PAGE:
• Seizures
  • Disorientation or delirium
  • lack of sweating
  • shortness of breath
  • unconsciousness
  • coma
  • no sweating
  • flushed, hot dry skin

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  • A really good blog post. Here in Wales we don't get your temperatures but on days like today (rare!!) when it hits 32 degrees it is good to have a reminder that keeping cool is very important and the signs of heat stroke. I think we get complacent because we aren't used to experiencing constant heat so it is a very timely read for me today.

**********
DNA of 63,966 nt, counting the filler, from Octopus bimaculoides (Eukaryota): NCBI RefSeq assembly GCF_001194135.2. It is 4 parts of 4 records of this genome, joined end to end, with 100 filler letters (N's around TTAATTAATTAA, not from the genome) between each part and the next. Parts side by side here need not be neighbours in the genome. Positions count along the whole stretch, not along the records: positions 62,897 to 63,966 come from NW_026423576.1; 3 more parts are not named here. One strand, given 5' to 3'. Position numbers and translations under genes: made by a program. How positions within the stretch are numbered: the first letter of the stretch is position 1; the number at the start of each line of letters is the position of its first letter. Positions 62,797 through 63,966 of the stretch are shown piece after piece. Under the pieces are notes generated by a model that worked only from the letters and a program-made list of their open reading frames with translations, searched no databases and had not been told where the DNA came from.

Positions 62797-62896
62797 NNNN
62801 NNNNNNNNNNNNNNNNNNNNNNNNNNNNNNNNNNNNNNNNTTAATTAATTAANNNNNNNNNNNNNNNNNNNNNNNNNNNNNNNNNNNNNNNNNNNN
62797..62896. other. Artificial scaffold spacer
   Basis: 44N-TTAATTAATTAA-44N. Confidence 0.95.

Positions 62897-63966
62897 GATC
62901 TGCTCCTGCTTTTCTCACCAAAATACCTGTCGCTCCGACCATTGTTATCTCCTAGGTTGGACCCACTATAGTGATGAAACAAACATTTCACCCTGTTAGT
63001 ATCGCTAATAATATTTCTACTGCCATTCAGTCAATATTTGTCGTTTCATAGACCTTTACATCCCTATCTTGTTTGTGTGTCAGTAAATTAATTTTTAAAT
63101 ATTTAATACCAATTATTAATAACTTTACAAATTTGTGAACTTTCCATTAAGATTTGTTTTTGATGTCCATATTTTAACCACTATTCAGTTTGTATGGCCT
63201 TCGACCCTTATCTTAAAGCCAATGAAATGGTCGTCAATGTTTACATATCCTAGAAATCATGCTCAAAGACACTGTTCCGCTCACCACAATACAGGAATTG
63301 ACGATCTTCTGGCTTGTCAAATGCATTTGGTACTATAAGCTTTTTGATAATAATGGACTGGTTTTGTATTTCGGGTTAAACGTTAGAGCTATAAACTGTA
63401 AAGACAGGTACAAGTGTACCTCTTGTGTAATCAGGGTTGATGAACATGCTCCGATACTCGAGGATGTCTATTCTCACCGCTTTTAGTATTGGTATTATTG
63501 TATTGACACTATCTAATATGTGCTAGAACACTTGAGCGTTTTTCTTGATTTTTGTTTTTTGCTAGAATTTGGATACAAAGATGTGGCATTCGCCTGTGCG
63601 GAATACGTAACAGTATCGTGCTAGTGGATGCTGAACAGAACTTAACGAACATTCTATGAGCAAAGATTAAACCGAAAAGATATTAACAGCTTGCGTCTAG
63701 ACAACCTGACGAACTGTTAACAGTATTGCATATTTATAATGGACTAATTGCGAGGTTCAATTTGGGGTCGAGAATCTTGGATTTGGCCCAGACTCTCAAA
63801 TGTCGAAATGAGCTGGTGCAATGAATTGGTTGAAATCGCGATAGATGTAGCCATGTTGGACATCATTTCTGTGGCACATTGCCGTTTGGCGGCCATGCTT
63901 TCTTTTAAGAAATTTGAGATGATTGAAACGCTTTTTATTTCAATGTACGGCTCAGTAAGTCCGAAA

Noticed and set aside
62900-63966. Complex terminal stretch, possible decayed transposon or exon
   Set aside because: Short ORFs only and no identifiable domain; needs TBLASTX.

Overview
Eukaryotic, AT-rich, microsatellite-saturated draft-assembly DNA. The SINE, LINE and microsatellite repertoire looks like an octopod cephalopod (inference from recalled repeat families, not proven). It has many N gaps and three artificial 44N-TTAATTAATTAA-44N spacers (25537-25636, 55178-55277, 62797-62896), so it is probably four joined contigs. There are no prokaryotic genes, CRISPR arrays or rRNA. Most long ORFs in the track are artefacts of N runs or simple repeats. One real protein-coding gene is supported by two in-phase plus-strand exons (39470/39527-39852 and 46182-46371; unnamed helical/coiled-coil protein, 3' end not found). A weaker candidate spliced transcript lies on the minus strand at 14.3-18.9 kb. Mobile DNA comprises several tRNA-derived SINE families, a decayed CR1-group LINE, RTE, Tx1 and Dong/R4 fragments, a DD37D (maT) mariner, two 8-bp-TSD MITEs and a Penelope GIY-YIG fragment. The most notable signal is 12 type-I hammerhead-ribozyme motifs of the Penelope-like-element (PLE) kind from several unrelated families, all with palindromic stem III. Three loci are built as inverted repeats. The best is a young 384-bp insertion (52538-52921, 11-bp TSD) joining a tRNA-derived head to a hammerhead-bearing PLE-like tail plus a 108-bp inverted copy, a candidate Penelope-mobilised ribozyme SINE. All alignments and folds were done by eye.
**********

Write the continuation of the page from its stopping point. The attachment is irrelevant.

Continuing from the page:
• I live just outside Kansas City, Missouri where it is very, VERY hot and terribly humid. Yesterday it was 108 degrees. My kids love to swim in our subdivision pool, my daughter especially, who is six. Yesterday evening she wasn't acting like herself, and I had been ill myself, so much so that my husband who never takes a day off, took the day off to manage our three children. After dinner when my daughter seemed so off and for the third time told me she had a headache and her stomach still hurt and could we just snuggle in Mom's bed, something clicked. I told my husband that she might be getting sick. Then I went and felt her forehead and really looked at her for the first time and saw she was red, and too warm and everything I read here CLICKED. She had a fever, she'd spent a long time at the pool with Daddy and had an hour and a half Gymnastics lesson, time outside in this humidity level and temperature is a lot for children, and she is a pale skinned red head, so that just screamed heat intolerance. I began cooling measures, I already knew what to do, thanks to training to be a Nurse, (which Motherhood circumvented, for the best) but I simply wouldn't have thought of it. I mean, its not that I didn't know it could happen, I DO know, I just thought I had prevented it with all my precautions. I didn't. So here I sit, up in bed, not having slept in 24 hours because I wanted to monitor my beautiful HEALTHY daughter, laying beside me, sleeping away, with no fever and her usual alabaster complexion. Shes FINE, because I read your post. I honestly don't know if I would have thought of it without your story. I'd like to THINK I would have, but I doubt it. So thank you. My husband thanks you. Her brothers thank you. My sleeping daughter doesn't know it, but she thanks you too.